Campers share the ways camping has changed their lives

Campers share the ways camping has changed their lives

Reposted from the KOA blog: 

Camping is one of those things you shouldn’t do if your M.O. is to maintain the status quo. Whether you’re camping in a tent, a cabin or a 24-foot-long RV, it will probably change your life in one way or another. That doesn’t necessarily mean you’ll return from a weekend trip feeling like a whole new person. But over time, you’ll probably notice some big changes, usually positive. Maybe it makes you more of a morning person. Or perhaps you adopt a new hobby like astronomy. Feeling inspired yet? Here are a 11 ways camping has changed some campers’ lives, and more importantly, ways it may change yours.

 1. It allowed me to explore more of my home state 

AJ Turner credits camping for making it possible to see more of his own backyard, Utah. He calls it a “reset.” The owner of Off Highway Van, an adventure van outfitter based in Salt Lake City, says he’s also seen camping change his customer’s lives. “It’s given them opportunities to make lasting memories with their families.”

2. It strengthened our relationship

“When you’re out in the elements: cold, tired and hungry, you learn a lot about each other that you wouldn’t learn watching Netflix at home,” explains Mike Jones. According to Jones, who runs an outdoor adventure website, camping has helped him build a stronger relationship his wife who he camped with before getting engaged. Their foundation is teamwork – a skill sharpened by all of their camping and backpacking trips.

 3. It inspired me to quit my corporate job

There’s nothing wrong with corporate jobs. But for Hilary Bird, the stress of her traditional 9-5 was doing more harm than good. Now 30, she grew up in New Hampshire camping with her family. On those trips she felt removed from the hustle and bustle and enjoyed the calmness of just being surrounded by nature. It was those exact feelings she says she “chased down” many years later after burning out at a desk job. Now, she lives in a campervan she built herself and works remotely as a marketing freelancer.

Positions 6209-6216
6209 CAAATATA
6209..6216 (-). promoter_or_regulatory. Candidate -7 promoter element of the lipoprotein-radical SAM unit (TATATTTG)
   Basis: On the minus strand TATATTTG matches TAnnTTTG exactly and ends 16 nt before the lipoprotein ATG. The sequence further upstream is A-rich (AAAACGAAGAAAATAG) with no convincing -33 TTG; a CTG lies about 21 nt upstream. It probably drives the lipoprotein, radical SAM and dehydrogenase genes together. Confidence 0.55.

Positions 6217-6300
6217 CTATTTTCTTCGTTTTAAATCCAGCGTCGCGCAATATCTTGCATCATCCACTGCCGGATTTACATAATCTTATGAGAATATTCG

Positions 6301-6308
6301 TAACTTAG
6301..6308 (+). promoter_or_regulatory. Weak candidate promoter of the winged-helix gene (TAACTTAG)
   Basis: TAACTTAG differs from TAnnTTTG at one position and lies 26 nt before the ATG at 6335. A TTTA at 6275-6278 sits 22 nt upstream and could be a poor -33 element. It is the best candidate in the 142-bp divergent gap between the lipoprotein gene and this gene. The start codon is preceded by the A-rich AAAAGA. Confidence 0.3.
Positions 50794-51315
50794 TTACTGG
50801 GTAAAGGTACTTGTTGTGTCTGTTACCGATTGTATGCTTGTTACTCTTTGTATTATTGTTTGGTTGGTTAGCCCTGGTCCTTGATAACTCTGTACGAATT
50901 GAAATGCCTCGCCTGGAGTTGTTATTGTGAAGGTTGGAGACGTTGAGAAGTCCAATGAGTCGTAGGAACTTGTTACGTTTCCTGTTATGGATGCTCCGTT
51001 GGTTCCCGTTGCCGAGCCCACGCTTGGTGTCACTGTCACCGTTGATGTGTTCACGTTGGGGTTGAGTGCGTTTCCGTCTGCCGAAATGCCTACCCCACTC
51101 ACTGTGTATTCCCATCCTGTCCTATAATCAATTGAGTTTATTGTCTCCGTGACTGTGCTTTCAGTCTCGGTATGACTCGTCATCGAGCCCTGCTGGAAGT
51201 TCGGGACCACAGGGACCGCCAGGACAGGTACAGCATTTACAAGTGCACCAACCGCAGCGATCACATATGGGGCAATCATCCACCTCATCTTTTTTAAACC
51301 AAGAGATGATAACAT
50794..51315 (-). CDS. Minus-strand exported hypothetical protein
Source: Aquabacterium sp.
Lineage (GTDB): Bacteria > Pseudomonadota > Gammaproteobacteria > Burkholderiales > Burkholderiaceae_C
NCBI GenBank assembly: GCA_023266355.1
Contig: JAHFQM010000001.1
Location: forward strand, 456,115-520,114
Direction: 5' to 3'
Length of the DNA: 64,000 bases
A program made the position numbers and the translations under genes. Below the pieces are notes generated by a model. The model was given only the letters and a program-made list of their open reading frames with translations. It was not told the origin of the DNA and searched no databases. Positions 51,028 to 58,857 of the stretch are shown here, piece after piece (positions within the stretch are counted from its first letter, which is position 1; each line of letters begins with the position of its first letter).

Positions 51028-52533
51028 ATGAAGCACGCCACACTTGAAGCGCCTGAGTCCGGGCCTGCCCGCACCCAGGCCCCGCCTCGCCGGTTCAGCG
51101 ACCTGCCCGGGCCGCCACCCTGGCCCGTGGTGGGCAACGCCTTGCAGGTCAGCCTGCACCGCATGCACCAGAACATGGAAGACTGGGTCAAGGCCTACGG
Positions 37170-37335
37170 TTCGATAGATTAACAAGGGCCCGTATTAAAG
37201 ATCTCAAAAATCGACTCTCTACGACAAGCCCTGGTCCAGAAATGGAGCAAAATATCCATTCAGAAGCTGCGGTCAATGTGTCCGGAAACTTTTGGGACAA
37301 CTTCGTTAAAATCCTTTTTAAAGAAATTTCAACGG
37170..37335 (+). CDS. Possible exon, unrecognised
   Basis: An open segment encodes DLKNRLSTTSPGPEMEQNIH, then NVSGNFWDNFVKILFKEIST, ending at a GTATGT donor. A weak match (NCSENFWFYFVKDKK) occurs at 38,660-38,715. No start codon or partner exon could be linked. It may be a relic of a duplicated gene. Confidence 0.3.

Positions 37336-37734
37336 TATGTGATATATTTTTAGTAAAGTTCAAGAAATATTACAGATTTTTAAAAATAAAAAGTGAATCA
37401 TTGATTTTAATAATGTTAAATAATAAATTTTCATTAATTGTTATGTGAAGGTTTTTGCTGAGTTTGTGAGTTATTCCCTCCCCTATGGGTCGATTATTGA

4. It allowed us to build our business

With its extremely low cost of living, camping made it possible for Michelle Rudge and her partner to step away from their old jobs (and those pay checks) to pursue an online business. “We were able to build that business while staying in some of the most beautiful places,” recalls Rudge who writes about RVing at They’re no longer camping full time, but she considered it an “amazing privilege” to get to hustle while still enjoying the outdoors.

 5. It gets my teenager talking 

As the owner of Kindlewood Camping, Brian Barde rents out campers and camping quipment for a living. But besides providing for his family, camping has helped him learn more about his 17-year-old son who tends to have one-word responses to most questions asked at home. “Around a campfire he sits and talks about school, life and all the cool things that happened at work,” notes Barde.

6. It allowed us to take safer vacations

When Alice Anderson and her husband learned their toddler had a life-threatening food allergy to peanuts and tree nuts, they didn’t panic. They bought a travel trailer. “Going on a family vacation can be challenging when you aren’t sure if there will be safe dining options where you’re going,” explains Anderson who founded How She Golfs. “Having the ability to pack our own kitchen and hook up the trailer to drive anywhere we want to go has made such a difference in our lives.”